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Judging and being judged
- Let any man consider us like this: as servants of the Anointed and stewards of God’s mysteries.
- Furthermore, in this case it’s required that someone among the stewards be found faithful.
- But to me, it’s a most trivial thing that I’m examined by you, or by a human court. But I don’t examine myself either,
- for I have been aware of nothing against myself, but I haven’t been made righteous by this, yet the One who examines me is the Lord.
- So then, don’t judge anything before the proper time – until the Lord has come – who will also reveal the hidden things of darkness and will expose the plans(1)“plans”, The Greek word here could also be translated “motives”, “counsel”, “purposes”, etc. of their hearts. And then appropriate praise will come to each from God.
Don’t go beyond what’s written
- And brothers, I’ve applied these things to myself and Apollos because of you, so that in us you might learn not to go beyond what is *written; so not even one of you will be puffed up, favoring one over another.
- For why are you distinguished? And what do you have that you didn’t receive? But if you received it, why do you boast like you didn’t receive it?
- You already have been satisfied. You were already rich. You reigned without us, and I wish you really did reign so we might reign with you.
- For I think that God displayed us (the apostles) last as proof,(2)“displayed… …as proof” is one word in Greek. It means to prove that something is what it appears to be, like men about to die,(3)“about to die” is one word in Greek, which could also be translated “condemned to death”. because we became a spectacle(4)“spectacle” The Greek word here is “θέατρον” (theatron), which both means “theater” and is the root of our English word “theater”. It can also mean a “spectacle”, like one would see in a theater. to the world, to both angels and men.
- We’re foolish for the Anointed, but you’re prudent in the Anointed. We’re weak, you’re strong. You’re greatly honored, but we’re without honor.
- Up to this present hour, we both hunger and thirst, and are poorly clothed, and are beaten(5)“beaten” This Greek word specifically refers to being struck with a closed fist; i.e. “punched”, and wander without a home,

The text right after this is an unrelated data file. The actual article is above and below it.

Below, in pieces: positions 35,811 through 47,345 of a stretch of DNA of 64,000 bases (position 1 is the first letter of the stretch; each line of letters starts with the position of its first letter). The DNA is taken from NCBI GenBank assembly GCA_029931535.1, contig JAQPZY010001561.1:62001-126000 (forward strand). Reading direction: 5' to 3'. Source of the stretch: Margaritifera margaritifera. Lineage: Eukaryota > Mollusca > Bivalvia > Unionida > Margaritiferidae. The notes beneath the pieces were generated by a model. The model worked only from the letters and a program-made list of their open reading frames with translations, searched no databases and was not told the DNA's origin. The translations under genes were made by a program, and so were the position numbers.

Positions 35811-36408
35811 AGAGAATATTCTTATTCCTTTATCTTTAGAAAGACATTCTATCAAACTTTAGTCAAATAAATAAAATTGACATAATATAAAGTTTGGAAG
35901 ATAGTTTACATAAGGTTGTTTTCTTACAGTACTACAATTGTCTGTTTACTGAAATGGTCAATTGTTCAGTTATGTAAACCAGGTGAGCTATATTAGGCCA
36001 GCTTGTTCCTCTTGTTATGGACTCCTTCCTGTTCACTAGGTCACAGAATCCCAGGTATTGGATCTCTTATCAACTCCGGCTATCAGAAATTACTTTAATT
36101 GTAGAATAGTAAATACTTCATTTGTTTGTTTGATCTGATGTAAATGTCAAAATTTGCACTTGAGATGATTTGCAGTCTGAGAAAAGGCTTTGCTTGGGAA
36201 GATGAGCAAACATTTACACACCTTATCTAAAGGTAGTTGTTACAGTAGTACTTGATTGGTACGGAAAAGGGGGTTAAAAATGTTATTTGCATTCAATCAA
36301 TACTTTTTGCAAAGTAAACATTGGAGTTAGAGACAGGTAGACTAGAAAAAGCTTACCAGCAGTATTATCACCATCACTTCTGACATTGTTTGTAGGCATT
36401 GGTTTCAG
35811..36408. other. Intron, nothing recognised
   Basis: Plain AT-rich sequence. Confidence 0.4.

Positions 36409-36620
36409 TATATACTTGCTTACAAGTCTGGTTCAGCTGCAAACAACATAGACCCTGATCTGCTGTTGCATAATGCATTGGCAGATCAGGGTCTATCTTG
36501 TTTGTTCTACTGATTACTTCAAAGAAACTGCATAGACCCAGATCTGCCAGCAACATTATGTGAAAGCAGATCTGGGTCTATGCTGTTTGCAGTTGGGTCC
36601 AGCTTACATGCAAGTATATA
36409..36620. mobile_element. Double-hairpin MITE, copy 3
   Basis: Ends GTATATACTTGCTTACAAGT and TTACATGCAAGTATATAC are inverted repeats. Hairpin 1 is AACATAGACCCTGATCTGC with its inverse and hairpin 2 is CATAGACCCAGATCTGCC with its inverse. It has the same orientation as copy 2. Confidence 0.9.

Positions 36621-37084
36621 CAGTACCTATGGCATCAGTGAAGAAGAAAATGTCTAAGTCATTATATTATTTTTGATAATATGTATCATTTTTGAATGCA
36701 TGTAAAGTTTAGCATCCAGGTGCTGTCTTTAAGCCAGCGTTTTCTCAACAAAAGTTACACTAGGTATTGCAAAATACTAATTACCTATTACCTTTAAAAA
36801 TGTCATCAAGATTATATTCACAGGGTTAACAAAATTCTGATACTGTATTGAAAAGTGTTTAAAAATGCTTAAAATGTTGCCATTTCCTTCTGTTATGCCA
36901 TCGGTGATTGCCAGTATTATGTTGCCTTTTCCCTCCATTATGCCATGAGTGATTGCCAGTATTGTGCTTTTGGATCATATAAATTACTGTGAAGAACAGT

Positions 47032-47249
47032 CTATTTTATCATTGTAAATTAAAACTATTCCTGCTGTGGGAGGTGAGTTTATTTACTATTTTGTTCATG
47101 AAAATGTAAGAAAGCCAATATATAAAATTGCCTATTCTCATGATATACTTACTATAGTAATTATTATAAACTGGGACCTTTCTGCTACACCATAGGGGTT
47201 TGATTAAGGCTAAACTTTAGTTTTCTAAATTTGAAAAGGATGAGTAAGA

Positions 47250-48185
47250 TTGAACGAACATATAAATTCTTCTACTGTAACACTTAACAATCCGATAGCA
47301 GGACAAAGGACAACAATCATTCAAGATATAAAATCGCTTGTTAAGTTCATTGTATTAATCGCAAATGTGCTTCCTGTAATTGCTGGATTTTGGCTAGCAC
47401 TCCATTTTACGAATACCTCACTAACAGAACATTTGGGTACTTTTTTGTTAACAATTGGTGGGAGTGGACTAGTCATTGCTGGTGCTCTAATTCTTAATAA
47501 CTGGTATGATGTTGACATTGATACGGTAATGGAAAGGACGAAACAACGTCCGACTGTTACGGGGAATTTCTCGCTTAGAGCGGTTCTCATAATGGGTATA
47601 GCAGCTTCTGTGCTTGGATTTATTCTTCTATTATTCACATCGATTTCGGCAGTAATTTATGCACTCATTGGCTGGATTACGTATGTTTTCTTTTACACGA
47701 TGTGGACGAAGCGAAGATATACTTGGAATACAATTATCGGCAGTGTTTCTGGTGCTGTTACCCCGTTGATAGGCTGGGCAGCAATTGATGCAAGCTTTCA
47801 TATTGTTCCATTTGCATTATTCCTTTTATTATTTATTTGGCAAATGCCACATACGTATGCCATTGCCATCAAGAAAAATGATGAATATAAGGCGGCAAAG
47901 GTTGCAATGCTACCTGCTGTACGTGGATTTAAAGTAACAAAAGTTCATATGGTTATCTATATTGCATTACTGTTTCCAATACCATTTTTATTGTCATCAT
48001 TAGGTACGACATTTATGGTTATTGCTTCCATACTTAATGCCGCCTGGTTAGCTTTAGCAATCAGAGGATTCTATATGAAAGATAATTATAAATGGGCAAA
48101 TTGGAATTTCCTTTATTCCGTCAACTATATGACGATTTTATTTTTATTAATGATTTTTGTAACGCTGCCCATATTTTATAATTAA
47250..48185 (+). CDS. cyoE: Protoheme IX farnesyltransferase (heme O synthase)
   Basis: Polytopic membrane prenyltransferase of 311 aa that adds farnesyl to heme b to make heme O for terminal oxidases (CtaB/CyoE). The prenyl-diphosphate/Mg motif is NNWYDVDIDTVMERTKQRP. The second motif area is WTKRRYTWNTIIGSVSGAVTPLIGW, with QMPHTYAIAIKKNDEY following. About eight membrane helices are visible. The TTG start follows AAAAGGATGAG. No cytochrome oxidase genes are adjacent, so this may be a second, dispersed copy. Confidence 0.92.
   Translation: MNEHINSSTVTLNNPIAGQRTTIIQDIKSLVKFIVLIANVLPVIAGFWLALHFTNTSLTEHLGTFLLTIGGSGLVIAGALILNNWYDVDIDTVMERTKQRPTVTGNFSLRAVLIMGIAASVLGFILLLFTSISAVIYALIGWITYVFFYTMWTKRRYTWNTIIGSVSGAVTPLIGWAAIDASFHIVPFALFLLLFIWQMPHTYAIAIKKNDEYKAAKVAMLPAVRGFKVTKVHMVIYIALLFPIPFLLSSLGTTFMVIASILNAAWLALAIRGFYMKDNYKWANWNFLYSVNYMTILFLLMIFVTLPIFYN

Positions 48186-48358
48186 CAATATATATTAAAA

- and we exhaust ourselves working with our own hands. Being insulted, we bless; being persecuted, we endure;
- being slandered, we encourage. Like the scum of the earth, we all became like dregs until now.
- I’m not shaming you by writing these things, but admonishing you as my beloved children.
- For since you have ten thousand(6)“ten thousand” this Greek word was also to indicate “countless” so that would also be an accurate translation here. tutors(7)“tutors” is one word in Greek. It refers to a legally appointed instructor who had charge over a boy, and especially his moral development. It was usually a slave, and typically the boy couldn’t even leave the house without this tutor’s permission. in the Anointed but not many fathers, I indeed fathered you in Jesus the Anointed through the Gospel.
- Therefore I urge you: become imitators of me.
- Because of this, I sent Timothy to you, who is my beloved and faithful child in the Lord, who will remind you of my ways in Jesus the Anointed, just like I teach everywhere, in every church.
- But some of you are puffed up like I’m not coming to you.
- But I will come to you very soon, if the Lord wills. And I will know; not the words of the men who have been puffed up, but the power.
- For the kingdom of God isn’t in word, but in power.
- What do you wish? That I come to you with a rod? Or in love(8)The Greek word here is “ἀγάπη” (agape), typically translated “love”. However, unlike our English word “love” – which primarily speaks of affection and feelings – agape centers on preference. In the verb form, it literally means “to prefer” or “show preference for”. In the New Testament, that usually means “moral preference”, or “actively preferring what God prefers” in what we do, not just in what we feel. It’s the “love” based on will, choice, decision, and action; not feelings. and a spirit of gentle strength?(9)“gentle strength” is one word in Greek. It comes from the root “pra-” which is typically translated “meek”. It more accurately refers to power that’s exercised gently, without harshness. Our English word “meek” lacks the Greeks word’s blend of gentleness, reserve, and strength.
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